Functional diversification of duplicated chalcone synthase genes in anthocyanin biosynthesis of Gerbera hybrida
Article first published online: 25 NOV 2013
© 2013 The Authors. New Phytologist © 2013 New Phytologist Trust
Volume 201, Issue 4, pages 1469–1483, March 2014
How to Cite
Deng, X., Bashandy, H., Ainasoja, M., Kontturi, J., Pietiäinen, M., Laitinen, R. A. E., Albert, V. A., Valkonen, J. P. T., Elomaa, P. and Teeri, T. H. (2014), Functional diversification of duplicated chalcone synthase genes in anthocyanin biosynthesis of Gerbera hybrida. New Phytologist, 201: 1469–1483. doi: 10.1111/nph.12610
- Issue published online: 3 FEB 2014
- Article first published online: 25 NOV 2013
- Manuscript Accepted: 17 OCT 2013
- Manuscript Received: 1 SEP 2013
- Finnish Doctoral Program in Plant Science
- Cairo University
- chalcone synthase;
- Gerbera hybrida
- Chalcone synthase (CHS) is the key enzyme in the first committed step of the flavonoid biosynthetic pathway and catalyzes the stepwise condensation of 4-coumaroyl-CoA and malonyl-CoA to naringenin chalcone. In plants, CHS is often encoded by a small family of genes that are temporally and spatially regulated. Our earlier studies have shown that GCHS4 is highly activated by ectopic expression of an MYB-type regulator GMYB10 in gerbera (Gerbera hybrida).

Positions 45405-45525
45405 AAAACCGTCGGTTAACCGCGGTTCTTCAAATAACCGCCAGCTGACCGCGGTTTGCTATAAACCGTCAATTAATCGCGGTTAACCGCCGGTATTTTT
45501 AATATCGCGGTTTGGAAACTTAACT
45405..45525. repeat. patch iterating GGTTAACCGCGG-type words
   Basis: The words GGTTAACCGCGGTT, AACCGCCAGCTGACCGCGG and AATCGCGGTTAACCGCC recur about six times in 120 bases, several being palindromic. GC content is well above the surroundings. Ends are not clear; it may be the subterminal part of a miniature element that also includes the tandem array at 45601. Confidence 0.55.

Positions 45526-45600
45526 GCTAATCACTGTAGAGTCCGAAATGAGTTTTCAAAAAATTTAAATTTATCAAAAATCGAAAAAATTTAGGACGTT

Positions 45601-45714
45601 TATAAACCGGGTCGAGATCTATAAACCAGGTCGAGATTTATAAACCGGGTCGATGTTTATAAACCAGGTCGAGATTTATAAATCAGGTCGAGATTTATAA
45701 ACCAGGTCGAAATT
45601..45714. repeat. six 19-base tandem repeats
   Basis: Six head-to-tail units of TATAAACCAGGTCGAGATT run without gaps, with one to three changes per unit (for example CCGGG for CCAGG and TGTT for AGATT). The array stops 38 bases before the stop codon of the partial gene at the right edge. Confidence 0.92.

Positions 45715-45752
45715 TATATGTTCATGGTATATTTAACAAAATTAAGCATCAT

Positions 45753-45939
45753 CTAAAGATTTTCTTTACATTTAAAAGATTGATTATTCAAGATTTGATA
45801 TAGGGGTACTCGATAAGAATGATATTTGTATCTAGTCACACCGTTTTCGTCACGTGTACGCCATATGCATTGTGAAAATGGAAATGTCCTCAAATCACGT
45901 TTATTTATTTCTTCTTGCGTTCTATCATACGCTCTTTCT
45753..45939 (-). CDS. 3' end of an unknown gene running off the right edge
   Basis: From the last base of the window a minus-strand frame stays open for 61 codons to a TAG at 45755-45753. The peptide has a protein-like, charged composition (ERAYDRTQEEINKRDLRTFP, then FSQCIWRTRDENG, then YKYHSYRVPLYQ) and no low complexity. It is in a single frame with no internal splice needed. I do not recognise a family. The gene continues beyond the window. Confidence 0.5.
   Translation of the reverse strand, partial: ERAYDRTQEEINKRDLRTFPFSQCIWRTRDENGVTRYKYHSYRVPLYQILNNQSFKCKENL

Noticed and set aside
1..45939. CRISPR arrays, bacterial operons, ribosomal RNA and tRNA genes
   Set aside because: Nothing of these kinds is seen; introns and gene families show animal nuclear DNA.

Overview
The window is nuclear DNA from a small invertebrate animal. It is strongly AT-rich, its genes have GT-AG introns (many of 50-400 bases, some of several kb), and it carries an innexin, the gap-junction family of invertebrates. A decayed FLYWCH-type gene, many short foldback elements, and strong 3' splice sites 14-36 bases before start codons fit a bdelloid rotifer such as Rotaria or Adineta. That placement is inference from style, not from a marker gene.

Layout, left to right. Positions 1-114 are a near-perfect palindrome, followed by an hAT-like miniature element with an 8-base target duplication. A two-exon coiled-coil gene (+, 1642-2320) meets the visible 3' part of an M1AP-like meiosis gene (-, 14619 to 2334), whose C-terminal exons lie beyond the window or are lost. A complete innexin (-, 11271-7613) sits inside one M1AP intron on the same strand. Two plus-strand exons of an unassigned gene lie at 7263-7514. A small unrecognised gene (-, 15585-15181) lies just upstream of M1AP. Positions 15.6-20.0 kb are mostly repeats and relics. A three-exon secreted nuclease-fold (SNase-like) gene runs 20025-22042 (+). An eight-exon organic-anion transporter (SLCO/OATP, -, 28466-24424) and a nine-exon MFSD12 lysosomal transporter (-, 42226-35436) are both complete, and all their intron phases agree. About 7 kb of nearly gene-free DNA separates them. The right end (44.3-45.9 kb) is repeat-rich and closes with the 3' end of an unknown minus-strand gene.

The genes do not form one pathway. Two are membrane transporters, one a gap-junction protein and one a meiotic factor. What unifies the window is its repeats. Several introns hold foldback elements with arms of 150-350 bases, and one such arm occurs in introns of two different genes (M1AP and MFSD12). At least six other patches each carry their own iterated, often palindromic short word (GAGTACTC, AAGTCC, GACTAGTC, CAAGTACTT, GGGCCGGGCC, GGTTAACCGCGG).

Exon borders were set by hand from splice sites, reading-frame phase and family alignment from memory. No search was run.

- The tissue- and development-specific expression patterns of three gerbera CHS genes were examined. Virus-induced gene silencing (VIGS) was used to knock down GCHS1 and GCHS4 separately in gerbera inflorescences.
- Our data show that GCHS4 is the only CHS encoding gene that is expressed in the cyanidin-pigmented vegetative tissues of gerbera cv Terraregina. GCHS3 expression is pronounced in the pappus bristles of the flowers. Expression of both GCHS1 and GCHS4 is high in the epidermal cells of gerbera petals, but only GCHS1 is contributing to flavonoid biosynthesis.
- Gerbera contains a family of three CHS encoding genes showing different spatial and temporal regulation. GCHS4 expression in gerbera petals is regulated post-transcriptionally, at the level of either translation elongation or protein stability.